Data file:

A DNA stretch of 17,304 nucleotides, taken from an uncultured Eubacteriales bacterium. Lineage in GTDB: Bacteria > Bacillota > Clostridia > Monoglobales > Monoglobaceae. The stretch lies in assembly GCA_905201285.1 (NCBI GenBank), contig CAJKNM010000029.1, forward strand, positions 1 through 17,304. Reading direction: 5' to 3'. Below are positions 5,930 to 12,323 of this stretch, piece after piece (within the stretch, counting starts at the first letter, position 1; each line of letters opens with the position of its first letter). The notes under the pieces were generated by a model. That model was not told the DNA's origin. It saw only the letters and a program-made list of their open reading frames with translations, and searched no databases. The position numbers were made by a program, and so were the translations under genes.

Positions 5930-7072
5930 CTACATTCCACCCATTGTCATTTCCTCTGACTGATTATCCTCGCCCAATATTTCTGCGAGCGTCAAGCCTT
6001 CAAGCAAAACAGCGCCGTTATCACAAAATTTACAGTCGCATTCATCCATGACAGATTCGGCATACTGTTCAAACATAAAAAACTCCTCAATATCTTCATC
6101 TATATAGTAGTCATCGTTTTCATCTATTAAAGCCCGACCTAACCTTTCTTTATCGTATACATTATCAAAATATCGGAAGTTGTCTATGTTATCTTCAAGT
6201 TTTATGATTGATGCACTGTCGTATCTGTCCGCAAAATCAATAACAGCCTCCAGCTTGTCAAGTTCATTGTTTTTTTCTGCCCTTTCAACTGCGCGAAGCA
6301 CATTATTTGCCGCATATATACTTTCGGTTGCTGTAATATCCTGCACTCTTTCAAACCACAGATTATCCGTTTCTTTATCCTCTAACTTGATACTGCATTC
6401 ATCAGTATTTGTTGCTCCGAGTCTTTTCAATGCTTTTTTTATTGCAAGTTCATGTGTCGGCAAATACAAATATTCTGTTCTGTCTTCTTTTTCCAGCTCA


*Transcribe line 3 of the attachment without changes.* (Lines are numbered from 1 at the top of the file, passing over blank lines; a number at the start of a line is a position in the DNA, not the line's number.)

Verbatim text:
5930 CTACATTCCACCCATTGTCATTTCCTCTGACTGATTATCCTCGCCCAATATTTCTGCGAGCGTCAAGCCTT